We talk a lot about various failure factors from a standpoint of helping executives recognize what to do and not do in the midst of a live and fast-moving deal. But not all failure factors are created equal, as they say. For my two cents, avoiding an epic failure during integration all begins with a clear understanding of what we like to call “Deal-type DNA,” or the fundamental code of what really drives value in a given transaction.
Harvard professor, Clayton M. Christensen, et al, writing in The Big Idea: The New M&A Playbook, emphasizes why every acquirer must get this right… “Failing to understand where value resides, and therefore integrating incorrectly, has caused some of the biggest disasters in acquisitions history.” That’s absolutely true, and unfortunately, the war stories abound…
- A major consumer products company bought an entirely new product segment which relied on a different and complex go-to-market strategy and supply chain process, but promptly fired all the top executives in the acquired company in the name of cost synergies.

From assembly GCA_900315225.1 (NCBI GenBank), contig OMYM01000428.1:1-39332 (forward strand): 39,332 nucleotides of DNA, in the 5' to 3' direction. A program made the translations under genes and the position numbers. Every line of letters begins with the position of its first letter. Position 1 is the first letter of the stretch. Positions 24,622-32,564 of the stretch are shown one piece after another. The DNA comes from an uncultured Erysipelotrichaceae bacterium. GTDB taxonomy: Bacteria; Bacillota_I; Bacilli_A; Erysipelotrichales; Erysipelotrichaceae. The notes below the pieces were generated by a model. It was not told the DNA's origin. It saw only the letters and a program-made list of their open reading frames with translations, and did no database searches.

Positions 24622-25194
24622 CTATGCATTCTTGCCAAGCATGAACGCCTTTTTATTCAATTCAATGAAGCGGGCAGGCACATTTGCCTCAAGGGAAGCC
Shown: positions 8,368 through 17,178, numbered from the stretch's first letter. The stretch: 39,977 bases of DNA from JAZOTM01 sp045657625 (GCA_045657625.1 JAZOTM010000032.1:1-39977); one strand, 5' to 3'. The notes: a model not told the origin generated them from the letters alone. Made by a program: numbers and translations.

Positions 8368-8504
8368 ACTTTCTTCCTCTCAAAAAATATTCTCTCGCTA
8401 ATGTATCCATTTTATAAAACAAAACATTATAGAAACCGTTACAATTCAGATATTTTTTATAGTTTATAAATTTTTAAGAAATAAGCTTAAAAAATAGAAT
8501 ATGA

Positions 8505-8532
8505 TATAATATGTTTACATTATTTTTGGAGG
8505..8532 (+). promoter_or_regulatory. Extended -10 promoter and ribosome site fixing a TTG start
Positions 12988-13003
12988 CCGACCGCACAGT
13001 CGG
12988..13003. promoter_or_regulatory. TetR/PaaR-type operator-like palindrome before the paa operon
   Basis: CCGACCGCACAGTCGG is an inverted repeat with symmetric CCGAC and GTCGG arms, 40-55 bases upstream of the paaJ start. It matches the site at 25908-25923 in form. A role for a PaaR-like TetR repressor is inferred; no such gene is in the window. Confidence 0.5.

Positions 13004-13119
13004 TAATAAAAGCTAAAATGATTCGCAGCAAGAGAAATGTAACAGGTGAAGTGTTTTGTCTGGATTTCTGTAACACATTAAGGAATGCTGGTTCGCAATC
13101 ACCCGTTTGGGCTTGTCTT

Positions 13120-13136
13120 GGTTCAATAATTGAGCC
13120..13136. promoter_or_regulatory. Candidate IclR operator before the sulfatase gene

- A major pharmaceutical company had acquired several businesses in anticipation of margin pressure due to expiration of key patents, but several years later had not substantially reduced their global facility footprint or aligned core systems.
You get the picture. No matter how clear the value proposition and investment thesis was at the top, by the time integration decisions were made there was corporate amnesia, or at least a severe loss in translation about the principal value drivers that must be achieved and integrated if the deal is ultimately to be considered a success.
So what is Deal-Type DNA? It’s the principal value or primary purpose of the transaction. This code will largely determine strategic fit, valuation, acquisition criteria, and should heavily influence both what you integrate and how, in order to maximize value. We’ll cover more on the application of this concept in my next blog, but for now, here’s a resource which helps define Deal-Type DNA and provides an overview of the seven most common deal types (Deal-Type DNA Overview).
About the Author: Mark Herndon is President of M&A Partners LLC. He specializes in a broad range of strategic and business effectiveness initiatives, including M&A strategy, due diligence and integration management; financing and capital formation; strategy formulation and execution. Mr. Herndon is the co-author of The Complete Guide to Mergers and Acquisitions: Process Tools to Support M&A Integration at Every Level, (John Wiley / Jossey-Bass Publishers), which has been translated into five languages and is used as a foundational guide for various consulting firms and university programs.